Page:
Fall Picture Books We Love: A Sneak Peek!
As sales reps, we sell books to stores many, many months before they are published. We just received our shipments of picture book samples and advanced reader copies of middle grade and young adult novels. Of the books that we have had the chance to read so far, a few stood out that Deanna and Erin discuss here. We realize this is very early to preview books that are not yet in stores, but we are eager to share our enthusiasm and will revisit these fall titles closer to their publication. Later this week, many of us will share a few fall favorites for older readers.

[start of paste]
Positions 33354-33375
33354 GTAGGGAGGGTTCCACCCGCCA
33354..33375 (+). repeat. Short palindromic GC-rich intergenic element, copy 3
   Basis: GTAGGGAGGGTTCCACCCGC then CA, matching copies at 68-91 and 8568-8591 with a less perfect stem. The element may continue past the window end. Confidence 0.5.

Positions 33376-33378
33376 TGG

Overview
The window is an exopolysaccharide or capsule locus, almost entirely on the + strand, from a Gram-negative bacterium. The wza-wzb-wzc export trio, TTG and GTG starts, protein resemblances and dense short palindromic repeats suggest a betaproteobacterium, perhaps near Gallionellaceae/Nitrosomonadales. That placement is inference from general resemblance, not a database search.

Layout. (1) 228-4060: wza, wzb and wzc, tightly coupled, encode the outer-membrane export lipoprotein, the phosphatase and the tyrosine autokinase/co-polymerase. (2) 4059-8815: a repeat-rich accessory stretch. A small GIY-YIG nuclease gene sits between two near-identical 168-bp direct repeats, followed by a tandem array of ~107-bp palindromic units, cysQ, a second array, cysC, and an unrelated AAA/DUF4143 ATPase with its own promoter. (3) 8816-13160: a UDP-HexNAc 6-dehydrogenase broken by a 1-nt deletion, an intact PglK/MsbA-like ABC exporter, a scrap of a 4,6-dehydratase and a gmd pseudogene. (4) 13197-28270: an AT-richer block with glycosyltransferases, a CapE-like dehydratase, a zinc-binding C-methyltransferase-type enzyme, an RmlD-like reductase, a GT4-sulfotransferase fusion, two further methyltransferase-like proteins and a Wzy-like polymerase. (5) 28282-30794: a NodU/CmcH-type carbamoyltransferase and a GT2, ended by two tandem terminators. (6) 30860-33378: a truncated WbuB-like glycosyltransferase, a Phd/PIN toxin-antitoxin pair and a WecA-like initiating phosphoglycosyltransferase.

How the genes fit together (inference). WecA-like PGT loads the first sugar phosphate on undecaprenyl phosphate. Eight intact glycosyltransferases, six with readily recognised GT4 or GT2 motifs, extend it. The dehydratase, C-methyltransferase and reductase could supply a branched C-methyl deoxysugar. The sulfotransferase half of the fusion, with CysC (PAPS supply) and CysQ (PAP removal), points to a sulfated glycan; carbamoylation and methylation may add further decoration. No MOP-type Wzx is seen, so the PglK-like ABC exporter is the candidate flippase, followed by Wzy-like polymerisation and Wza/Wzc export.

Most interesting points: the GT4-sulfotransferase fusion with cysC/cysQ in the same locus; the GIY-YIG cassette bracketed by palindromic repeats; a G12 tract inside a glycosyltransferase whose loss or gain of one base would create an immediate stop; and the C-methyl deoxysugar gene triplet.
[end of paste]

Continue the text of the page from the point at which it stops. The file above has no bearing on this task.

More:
Around the time my buyers start receiving their samples, I like to send a note highlighting a few of my favorites. Since I tend gravitate toward dark and moody YA, I’m grateful I have a ready audience in my family to bounce the lighter stuff off of. When I got home from conference and opened my boxes, I immediately took out the picture book f&gs (for those not “in the know”, that stands for folded and gathered and is essentially a picture book before it is bound, used for pre-publication viewing). My daughter Ruby did not disappoint in giving me both selling and blogging fodder. In the well-meaning book called Every-Day Dress-Up, the little girl who narrates “used to only play princesses until Mommy showed me pictures and told me stories of real, great women.” The accompanying illustration shows her room with “old” pictures of the princesses she loved. Ruby (and even Ezra) immediately started naming the princesses and Ruby spent the rest of the book not admiring women breaking barriers but commenting on their clothes. Amelia has a beautiful pink jacket, Ella’s wearing a gorgeous dress, etc. But in reality, this is a cute non-preachy way to introduce women in history, with mini-biographies and suggestions for further reading in the back for the older child(plus the added bonus of a days-of-the-week lesson). In light of the recent book Cinderella Ate My Daughter by unapologetic feminist Peggy Orenstein and her recent article/review in the NY Times about girly books (including The Best Birthday Party Ever, which I blogged about last week), I found her reaction hilarious, if not somewhat disheartening. I guess what I’m most disappointed in is that Ms. Orenstein beat me to the punch on her book….